Further comments by Tyson R. Roberts: First of all, thanks to Koavf, Tommy Kronkvist, and Scott Thomson of Wikispecies for their responses. I am still waiting for appropriate response from Wikipedia. Removing the Wikipedia template from the account of me stating quote: "This section does not cite any sources. Please help improve this section by adding citations to reliable sources. Unsourced material may be challenged and removed. (June 2017) (Learn how and when to remove this template message)" would be appreciated.
While no sources were cited for the brief biographical statements, they are based on personal knowledge useful for others interested in me and my work, such as where the fish specimens collected by me have been deposited. The bibliographical statements about my work on fishes of the Fly, Kapuas, and Congo rivers are all "referenced" (I find this word has crept into our language) in the section below on "selected publications."
It is all very well to cite specific Wikispecies statements I could have read that would have saved me from trying to edit the Wikispecies entry under my name, had I only known where to look or had I searched enough. Consulting the most obvious places, such as the Wikipedia tutorial, however, did not provide this information. It is not evident to beginners that Wikipedia and Wikispecies are "separate" entities, each with its own rules, etc. Having subsequently looked up a number of other Wikispecies entries on taxonomists it became evident that the biographical statements are invariably only one or two lines. That was not obvious when only the entry under my name was considered.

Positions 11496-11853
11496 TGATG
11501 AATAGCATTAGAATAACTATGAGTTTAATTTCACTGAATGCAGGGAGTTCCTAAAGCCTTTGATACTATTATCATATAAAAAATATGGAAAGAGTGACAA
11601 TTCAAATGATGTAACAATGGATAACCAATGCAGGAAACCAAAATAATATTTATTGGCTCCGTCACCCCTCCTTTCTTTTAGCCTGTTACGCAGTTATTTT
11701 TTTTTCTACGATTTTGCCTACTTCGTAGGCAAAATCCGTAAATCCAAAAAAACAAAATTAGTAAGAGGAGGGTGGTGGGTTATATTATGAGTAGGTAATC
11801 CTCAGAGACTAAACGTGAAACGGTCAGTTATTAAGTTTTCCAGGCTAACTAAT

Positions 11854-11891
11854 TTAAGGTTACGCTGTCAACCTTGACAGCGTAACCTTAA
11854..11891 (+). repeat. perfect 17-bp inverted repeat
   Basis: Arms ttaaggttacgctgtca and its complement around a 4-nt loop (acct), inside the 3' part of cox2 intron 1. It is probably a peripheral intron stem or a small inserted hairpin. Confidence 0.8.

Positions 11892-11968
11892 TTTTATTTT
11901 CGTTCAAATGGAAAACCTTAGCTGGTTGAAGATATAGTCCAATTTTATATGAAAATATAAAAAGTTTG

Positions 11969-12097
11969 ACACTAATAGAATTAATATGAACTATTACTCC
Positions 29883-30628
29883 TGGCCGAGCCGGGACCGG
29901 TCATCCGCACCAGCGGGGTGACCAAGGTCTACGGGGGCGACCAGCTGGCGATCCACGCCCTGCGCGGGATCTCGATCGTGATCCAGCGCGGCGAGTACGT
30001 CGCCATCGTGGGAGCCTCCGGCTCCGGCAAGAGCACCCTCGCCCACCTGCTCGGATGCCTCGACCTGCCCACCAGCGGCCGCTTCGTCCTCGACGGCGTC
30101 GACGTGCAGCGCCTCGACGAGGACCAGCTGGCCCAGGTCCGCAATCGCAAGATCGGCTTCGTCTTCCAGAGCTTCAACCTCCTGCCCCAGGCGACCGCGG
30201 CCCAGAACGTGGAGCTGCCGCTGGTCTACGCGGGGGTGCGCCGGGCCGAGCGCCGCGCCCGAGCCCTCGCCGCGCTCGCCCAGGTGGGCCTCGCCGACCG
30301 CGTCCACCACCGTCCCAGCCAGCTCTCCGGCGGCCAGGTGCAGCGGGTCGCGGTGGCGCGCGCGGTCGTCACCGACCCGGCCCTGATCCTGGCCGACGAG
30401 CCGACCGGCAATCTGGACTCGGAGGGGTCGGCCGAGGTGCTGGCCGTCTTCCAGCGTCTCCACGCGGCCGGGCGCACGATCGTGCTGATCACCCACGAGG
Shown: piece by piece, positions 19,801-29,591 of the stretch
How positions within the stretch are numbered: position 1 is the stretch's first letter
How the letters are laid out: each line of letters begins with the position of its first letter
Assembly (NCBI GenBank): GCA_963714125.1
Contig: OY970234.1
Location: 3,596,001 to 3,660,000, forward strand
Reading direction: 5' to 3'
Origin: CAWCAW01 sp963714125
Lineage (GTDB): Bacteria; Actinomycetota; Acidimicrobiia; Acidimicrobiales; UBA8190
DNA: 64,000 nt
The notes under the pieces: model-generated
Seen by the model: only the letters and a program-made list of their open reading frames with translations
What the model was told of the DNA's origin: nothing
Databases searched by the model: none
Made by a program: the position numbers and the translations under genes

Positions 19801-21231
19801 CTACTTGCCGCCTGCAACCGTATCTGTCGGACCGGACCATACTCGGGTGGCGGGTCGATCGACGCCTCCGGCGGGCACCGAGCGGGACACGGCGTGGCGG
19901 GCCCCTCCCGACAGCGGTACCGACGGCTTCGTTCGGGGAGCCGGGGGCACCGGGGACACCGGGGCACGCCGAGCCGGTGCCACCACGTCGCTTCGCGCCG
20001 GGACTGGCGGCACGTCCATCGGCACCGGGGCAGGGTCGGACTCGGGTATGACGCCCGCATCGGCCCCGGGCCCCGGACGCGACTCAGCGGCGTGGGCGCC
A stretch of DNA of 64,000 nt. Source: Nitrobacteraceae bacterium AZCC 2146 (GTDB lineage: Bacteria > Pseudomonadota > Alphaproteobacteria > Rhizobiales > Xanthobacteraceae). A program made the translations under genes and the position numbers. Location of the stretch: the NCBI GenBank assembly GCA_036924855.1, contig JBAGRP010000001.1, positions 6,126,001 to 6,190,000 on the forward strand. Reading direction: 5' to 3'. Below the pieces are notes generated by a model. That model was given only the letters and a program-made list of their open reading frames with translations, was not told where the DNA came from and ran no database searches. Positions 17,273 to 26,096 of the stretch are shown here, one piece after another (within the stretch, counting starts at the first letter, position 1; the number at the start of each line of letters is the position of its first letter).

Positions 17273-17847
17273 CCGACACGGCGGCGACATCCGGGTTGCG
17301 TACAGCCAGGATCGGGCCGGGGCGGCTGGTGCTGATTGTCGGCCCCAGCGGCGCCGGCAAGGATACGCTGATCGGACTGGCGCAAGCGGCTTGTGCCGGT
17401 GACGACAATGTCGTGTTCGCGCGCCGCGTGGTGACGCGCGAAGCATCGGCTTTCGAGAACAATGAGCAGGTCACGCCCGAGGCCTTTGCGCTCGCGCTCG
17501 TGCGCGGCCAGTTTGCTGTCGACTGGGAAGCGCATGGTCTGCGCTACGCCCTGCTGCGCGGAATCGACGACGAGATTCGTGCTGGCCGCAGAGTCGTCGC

According to Koavf, [quote] In the same edit I also changed the heading "Patronyms (one genus of gobioid fish, 20 species of fishes, and one species of hymenosomatid crab)" into simply "Patronyms". This is Wikispecies praxis, the reason being that per our Language convention "Wikispecies is language independent as much as possible". Also, stating type of organisms in the list's heading is redundant, since one can easily find that out by simply reading the actual list [end quote]. Without help from me, is he or anyone else able to recognize that one of the 20 species named after me is a crab, and that the others are all fishes (note correct spelling of plural of for fish, when more than one species is involved)?
Yes some taxonomists have named thousands of species, and it would be too much and not very useful for Wikispecies to list them all. But Wikispecies made an effort to list all of the fish taxa named by me, and these lists were very nearly complete. A number of these species are endangered, and some are nearly or already extinct. It seems a step backward to have eliminated the lists. Such information apparently is not available anywhere else.
Koavf [or Scott Thomson] also states, "That's the reason for me removing the most part of the biography [added by Roberts to the Wikispecies account] for as I say in my edit summary that information is "out of scope material better suited for Wikipedia". OK, fair enough, but when the same information was submitted to Wikipedia, it was rejected.
All my life I have been against punishing innocents for the crimes of others. This is, of course, one of the ways used by dictators to control society, such as the widespread Asian practice of extending the death penalty to seven generations. I am referring, of course, to the Wikipedia and Wikispecies practice of prohibiting self-editing. Many people might abuse open editing, but prohibiting it punishes innocent persons by restricting their freedom of speech. Freedom of speech trumps political correctness (leaving aside some complicated and difficult issues such as hate speech) and it also trumps any restrictions by Wikipedia and Wikispecies. This issue was raised in my previous message, and so far there has not been any response.
Tyson R. Roberts
Advisor, Institute of Molecular Biosciences, Mahidol University
(Tyson R. Roberts (talk) 21:40, 26 June 2017 (UTC) )